During 1998, the owners of WCR restored the R class which had been rescued from static display in Bendigo, back in 1995. The rebuild has been extensive and radical, involving conversion to oil firing and the fitting of a double Lempor exhaust. Some modifications have also been made to the valve gear and the valve heads. The Lempor exhaust systems was manufactured in Australia from drawings made up in South Africa.

The R has also been fitted with a control stand to allow double headed operation with the WCR's 'heritage' diesel fleet (most of which are Australian built EMD F class derivatives from the 1950s) without the need for second crew in the diesel. R711 is painted not be in traditional R class black and red carries a new livery of grey and blue, designed by Malpass and Burrows who were responsible for the original WCR livery.

More info can be obtained from the WCR web site at

R711 restarted the regular passenger workings in April 2000, and has been working ballast trains and freights for shakedown and crew training purposes. Sister loco R766 is currently in the workshops receiving the same rebuild as 711. On April 22nd, 711+766 and 3801+3830 will run from Albury to Melbourne, 300km parallel - should be quite a trip. The 38's are touring the "new" standard gauge lines in Victoria. Trevor Staats had a cab ride on 711 in December 1999:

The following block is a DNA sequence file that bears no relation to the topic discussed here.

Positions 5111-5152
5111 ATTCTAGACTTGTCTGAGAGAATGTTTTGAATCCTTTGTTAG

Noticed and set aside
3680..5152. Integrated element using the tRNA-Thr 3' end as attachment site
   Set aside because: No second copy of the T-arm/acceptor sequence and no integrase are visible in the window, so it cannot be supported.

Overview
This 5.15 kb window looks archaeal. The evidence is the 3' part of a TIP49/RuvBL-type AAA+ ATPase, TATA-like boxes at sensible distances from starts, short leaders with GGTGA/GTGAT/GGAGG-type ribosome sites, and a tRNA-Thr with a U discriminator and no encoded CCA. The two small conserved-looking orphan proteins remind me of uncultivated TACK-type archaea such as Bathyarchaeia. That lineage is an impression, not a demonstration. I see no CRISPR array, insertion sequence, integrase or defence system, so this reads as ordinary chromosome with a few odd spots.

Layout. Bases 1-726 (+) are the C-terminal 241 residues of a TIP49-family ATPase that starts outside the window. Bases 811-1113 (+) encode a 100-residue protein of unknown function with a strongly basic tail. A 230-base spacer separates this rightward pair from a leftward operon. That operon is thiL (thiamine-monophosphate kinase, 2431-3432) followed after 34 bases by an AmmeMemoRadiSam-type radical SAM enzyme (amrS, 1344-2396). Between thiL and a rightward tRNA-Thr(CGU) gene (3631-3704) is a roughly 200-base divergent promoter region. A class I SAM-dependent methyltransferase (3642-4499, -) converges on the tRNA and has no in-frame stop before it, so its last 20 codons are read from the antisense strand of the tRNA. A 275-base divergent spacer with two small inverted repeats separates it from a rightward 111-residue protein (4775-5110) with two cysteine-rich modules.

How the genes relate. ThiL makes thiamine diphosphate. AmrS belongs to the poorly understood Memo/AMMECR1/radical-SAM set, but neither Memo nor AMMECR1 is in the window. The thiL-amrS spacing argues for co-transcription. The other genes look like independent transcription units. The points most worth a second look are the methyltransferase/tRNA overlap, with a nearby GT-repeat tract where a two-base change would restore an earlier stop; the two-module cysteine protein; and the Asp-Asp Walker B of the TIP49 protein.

"Spencer Street Station, Melbourne, Saturday 18th December 1999 8:30 a.m.

The handsome blue coaches stand in the platform, passengers climbing aboard, staff carrying out last minute tasks. At the business end stands R711, quietly simmering away, compressors panting occasionally. R711 is an express passenger steam loco, a 4-6-4 built by North British in 1951 for the Victorian Railways. These locos didn't last long in their intended roles, becoming quickly replaced by diesels. A few survived in preservation, but nobody expected to ever see an R back in regular passenger service.